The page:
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THERE WERE ONLY TWO BOOKS THE SOUTHERN NEGRO USED TO GO NORTH

THERE WERE ONLY TWO BOOKS THE SOUTHERN NEGRO USED TO GO NORTH


Between 1916 and 1918 alone, nearly 400,000 African Americans - five hundred each day - took what they hoped was a journey into freedom.

The migration was a watershed in the history of African Americans. It lessened their overwhelming concentration in the South, opened up industrial jobs to people who had up to then been mostly farmers, and gave the first significant impetus to their urbanization.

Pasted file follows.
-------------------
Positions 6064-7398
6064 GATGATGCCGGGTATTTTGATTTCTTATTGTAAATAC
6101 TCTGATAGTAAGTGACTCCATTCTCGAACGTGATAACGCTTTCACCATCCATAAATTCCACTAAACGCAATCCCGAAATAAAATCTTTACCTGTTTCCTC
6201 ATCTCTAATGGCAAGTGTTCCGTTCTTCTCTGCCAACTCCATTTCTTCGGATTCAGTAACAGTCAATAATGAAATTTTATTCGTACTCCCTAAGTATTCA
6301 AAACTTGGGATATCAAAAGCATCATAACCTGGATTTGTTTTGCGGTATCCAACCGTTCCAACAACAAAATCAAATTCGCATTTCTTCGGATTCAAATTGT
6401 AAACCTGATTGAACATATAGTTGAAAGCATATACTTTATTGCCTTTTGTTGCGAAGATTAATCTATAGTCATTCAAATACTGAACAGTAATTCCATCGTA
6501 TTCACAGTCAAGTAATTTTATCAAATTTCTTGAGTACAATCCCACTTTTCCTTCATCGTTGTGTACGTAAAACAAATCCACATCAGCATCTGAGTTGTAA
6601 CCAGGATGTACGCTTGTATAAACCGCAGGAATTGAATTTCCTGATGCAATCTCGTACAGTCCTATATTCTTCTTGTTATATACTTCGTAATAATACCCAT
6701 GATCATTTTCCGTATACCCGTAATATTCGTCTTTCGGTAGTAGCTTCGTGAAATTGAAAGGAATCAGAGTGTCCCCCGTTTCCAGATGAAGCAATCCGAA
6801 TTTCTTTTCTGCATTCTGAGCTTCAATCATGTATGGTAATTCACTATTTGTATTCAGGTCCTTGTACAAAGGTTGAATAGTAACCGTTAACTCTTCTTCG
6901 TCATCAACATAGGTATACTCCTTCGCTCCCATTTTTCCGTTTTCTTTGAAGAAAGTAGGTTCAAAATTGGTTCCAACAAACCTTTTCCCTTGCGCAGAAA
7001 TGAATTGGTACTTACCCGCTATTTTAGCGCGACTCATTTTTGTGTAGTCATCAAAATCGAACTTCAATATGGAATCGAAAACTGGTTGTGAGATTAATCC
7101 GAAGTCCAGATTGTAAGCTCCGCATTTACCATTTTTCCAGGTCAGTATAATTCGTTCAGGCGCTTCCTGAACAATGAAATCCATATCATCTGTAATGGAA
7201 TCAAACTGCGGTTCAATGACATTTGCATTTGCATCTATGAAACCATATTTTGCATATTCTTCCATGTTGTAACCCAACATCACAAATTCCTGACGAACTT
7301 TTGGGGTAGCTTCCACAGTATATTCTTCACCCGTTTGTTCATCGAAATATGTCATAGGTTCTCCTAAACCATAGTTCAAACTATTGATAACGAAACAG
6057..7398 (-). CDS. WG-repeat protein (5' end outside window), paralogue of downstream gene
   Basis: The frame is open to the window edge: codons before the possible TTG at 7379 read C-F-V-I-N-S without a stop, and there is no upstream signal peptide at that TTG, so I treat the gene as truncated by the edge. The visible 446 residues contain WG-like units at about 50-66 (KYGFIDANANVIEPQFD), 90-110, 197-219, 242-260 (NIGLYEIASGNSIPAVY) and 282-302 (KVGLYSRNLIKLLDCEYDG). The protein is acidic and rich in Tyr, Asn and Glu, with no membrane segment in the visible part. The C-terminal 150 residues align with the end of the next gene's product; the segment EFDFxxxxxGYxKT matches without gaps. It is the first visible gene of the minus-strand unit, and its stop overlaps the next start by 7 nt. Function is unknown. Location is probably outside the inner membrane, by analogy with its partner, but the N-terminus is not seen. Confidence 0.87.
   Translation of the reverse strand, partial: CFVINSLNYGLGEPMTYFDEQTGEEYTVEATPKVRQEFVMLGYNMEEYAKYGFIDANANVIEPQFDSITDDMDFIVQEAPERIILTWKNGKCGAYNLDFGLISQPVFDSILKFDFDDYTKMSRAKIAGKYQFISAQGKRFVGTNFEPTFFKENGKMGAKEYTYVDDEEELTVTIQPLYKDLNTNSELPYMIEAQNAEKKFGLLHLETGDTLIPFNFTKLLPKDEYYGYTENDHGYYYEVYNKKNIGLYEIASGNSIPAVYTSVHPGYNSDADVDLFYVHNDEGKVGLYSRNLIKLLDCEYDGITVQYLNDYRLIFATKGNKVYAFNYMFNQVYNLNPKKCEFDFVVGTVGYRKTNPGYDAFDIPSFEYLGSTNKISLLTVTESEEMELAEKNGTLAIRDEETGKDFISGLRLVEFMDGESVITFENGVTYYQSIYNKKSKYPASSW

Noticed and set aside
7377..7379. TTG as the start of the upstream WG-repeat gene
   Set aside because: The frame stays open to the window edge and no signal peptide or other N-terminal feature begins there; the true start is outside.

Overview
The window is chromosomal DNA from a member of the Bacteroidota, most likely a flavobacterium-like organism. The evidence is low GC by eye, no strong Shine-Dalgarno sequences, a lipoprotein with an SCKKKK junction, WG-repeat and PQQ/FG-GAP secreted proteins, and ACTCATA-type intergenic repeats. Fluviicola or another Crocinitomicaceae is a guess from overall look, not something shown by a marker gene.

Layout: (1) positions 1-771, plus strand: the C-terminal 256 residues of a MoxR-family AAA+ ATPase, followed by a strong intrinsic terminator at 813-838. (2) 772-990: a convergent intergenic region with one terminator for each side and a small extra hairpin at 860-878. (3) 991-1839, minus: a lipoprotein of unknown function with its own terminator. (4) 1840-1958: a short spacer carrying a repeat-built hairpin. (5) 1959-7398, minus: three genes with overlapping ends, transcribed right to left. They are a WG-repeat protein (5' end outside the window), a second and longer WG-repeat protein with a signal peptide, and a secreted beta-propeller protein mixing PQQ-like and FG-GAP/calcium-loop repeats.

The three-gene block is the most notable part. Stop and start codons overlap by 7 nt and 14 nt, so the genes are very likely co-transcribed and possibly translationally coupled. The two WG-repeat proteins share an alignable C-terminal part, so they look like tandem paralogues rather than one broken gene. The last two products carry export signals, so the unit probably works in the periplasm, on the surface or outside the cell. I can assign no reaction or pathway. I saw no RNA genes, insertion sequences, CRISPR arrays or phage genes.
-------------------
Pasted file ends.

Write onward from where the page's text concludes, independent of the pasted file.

In 1910, seven million of the nation's eight million African Americans resided below the Cotton Curtain. But over the next fifteen years, more than one-tenth of the country's black population would voluntarily move north. To move north the negro used two books for comfort and security. The Negro Motorist Green Book many Black Americans took with them, in part to avoid segregation on public transportation, hotels, restaurants and gas stations. As the writer George Schuyler put it in 1930, "all Negroes who can do so purchase an automobile as soon as possible in order to be free of discomfort, discrimination, segregation and insult. They used the Green Book to help them along the way as they traveled north. The King James Bible was carried for comfort as to bring Jesus along the way as a piece of divine security.